Do You Need a Water Softener for Well Water?

Do You Need A Water Softener For Well Water featured photo

More than 23 million households in the United States use and rely on private wells. Well water comes from the ground and is untreated. Many are growing concerned and wonder, “Do you need a water softener for well water?”.

You don’t really need a water softener to use well water. However, consider getting your home a water softener to protect your plumbing from buildup.

While well water is usually hard water, it isn’t always the case, especially if you live somewhere where hard water isn’t prevalent. Installing a water softener would depend on your personal preference and the actual hardness of your water.

Below, we’ll go over everything you need to know about well water, water hardness, water softeners, and whether you should install one or not.

What is Well Water?

According to the United States Environmental Protection Agency (EPA), more than 23 million households across the United States rely on private wells to provide water to the rest of their homes.

Homeowners with private wells are responsible for the quality and safety of the water they use. Especially because EPA doesn’t regulate or provide standards or criteria for private wells and their use.

Well water, also known as groundwater, comes straight from the ground. This means well water is untreated, unlike regulated water provided in most cities and municipalities.

Because well water usually comes straight from the ground and passes through soils and rocks found underground, various minerals can also be present.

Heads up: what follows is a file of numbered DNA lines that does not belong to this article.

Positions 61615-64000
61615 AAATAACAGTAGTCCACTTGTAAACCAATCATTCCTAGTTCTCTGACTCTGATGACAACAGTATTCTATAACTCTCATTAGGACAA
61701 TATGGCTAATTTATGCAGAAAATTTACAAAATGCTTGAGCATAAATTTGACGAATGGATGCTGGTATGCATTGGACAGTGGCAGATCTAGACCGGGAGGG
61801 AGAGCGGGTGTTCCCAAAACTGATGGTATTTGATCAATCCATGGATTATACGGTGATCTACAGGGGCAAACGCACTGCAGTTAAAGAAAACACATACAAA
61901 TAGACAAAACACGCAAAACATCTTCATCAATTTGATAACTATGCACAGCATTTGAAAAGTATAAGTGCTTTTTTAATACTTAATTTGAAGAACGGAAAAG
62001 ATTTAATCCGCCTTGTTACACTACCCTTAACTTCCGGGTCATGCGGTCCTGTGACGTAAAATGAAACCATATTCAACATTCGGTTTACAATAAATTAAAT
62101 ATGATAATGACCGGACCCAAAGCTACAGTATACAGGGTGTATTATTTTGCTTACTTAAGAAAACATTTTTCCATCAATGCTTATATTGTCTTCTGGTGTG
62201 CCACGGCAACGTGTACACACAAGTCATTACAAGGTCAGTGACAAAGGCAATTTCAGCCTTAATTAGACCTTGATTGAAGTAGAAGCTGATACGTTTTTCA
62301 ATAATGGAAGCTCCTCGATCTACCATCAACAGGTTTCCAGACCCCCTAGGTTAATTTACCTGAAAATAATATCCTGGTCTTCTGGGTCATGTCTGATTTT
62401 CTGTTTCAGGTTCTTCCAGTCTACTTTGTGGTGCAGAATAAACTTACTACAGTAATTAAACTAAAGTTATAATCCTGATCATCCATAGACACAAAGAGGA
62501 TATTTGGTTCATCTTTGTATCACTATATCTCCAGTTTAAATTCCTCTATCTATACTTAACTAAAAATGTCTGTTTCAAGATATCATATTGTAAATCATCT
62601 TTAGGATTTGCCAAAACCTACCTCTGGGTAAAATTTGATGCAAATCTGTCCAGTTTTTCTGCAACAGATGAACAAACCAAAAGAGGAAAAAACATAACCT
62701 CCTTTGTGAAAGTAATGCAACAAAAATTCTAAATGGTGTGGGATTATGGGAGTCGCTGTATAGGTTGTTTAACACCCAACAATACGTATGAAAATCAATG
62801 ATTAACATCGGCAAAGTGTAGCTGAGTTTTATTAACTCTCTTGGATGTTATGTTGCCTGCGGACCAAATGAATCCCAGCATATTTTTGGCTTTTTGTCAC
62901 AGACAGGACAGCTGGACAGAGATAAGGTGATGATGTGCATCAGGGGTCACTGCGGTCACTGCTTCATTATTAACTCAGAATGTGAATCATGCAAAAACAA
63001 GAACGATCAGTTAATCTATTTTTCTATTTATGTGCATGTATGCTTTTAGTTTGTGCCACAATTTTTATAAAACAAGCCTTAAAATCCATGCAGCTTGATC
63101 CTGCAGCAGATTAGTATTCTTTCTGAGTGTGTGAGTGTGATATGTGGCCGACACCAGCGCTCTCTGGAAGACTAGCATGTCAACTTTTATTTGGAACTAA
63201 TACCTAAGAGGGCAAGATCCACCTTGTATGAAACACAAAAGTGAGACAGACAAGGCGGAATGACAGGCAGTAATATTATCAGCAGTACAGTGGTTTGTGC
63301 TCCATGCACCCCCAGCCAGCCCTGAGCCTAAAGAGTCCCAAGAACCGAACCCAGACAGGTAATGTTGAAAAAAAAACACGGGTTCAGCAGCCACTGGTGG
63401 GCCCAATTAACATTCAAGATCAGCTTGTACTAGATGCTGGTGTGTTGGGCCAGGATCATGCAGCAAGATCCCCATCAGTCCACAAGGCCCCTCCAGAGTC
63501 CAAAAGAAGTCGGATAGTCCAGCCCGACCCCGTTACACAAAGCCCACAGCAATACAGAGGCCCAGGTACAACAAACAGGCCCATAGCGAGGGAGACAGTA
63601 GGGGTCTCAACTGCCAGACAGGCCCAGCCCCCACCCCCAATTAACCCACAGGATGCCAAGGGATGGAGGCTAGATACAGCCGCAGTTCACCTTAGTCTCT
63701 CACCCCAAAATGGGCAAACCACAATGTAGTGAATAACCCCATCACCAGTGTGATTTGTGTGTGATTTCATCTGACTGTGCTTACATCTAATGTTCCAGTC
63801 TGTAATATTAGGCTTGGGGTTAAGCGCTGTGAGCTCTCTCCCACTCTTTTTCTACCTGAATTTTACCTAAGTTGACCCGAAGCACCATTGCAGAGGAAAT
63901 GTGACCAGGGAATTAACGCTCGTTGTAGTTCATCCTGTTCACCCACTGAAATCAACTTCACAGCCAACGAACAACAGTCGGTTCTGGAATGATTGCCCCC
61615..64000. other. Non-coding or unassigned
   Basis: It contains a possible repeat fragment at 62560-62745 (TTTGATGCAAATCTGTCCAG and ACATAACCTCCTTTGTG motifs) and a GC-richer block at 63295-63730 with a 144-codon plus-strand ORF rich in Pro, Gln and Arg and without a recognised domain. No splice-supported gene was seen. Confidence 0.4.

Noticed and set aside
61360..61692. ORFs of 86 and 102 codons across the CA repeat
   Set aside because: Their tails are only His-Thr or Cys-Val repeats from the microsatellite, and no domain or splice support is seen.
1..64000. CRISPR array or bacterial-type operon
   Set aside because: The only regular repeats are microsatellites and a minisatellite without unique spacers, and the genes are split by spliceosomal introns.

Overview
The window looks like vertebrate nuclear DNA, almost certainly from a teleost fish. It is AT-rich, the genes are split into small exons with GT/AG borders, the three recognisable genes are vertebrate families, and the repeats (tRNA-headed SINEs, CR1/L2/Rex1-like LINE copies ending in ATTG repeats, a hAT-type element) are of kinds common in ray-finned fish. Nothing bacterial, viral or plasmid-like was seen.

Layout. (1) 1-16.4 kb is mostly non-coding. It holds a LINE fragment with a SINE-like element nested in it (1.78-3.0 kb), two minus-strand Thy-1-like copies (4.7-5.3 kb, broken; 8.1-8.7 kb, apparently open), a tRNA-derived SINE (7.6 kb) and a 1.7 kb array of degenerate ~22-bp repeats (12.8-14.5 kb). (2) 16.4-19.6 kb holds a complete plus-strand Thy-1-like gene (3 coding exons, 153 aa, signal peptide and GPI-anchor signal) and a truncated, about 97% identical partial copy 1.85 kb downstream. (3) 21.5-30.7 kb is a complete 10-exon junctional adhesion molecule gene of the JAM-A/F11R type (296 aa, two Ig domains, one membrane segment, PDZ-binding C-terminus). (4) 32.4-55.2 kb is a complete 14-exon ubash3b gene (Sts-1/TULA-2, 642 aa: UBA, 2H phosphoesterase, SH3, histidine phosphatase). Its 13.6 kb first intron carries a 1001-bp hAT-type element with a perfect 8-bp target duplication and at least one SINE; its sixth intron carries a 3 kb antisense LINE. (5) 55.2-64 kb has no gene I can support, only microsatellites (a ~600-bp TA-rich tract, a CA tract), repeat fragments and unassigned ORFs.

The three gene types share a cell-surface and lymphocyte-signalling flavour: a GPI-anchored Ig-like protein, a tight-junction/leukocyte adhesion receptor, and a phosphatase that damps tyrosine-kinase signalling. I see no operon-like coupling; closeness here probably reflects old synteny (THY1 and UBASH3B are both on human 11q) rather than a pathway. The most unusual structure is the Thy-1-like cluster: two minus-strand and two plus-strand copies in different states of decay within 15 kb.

Well water is not inherently hard water but it usually is. The presence of the minerals calcium and magnesium make well water hard. These minerals are naturally present beneath the Earth’s surface, which well water passes through to get to your home.

The presence of these minerals can cause a build-up of white scales deposits. This can affect your plumbing fixtures, faucets, sinks, and bathtubs.

Hard well water may also have a high iron content. High iron content in water affects the way it tastes and could leave brown, rusty stains on clothes and fixtures.

Calcium, magnesium, and iron are not harmful to health but can be a nuisance to your plumbing fixtures and to your home.

Concerns on the Use of Hard Well Water

Hard water quality isn’t usually harmful to your health. It does have damaging effects on the rest of your home:

Hard water leaves white scales deposits

The presence of minerals like calcium and magnesium in hard water causes mineral deposits. Hard water leaves white-scale deposits everywhere it touches and it is not a good sight to behold.

The deposits can be anywhere from plumbing fixtures, utensils, cutlery, pots, kettles, and more.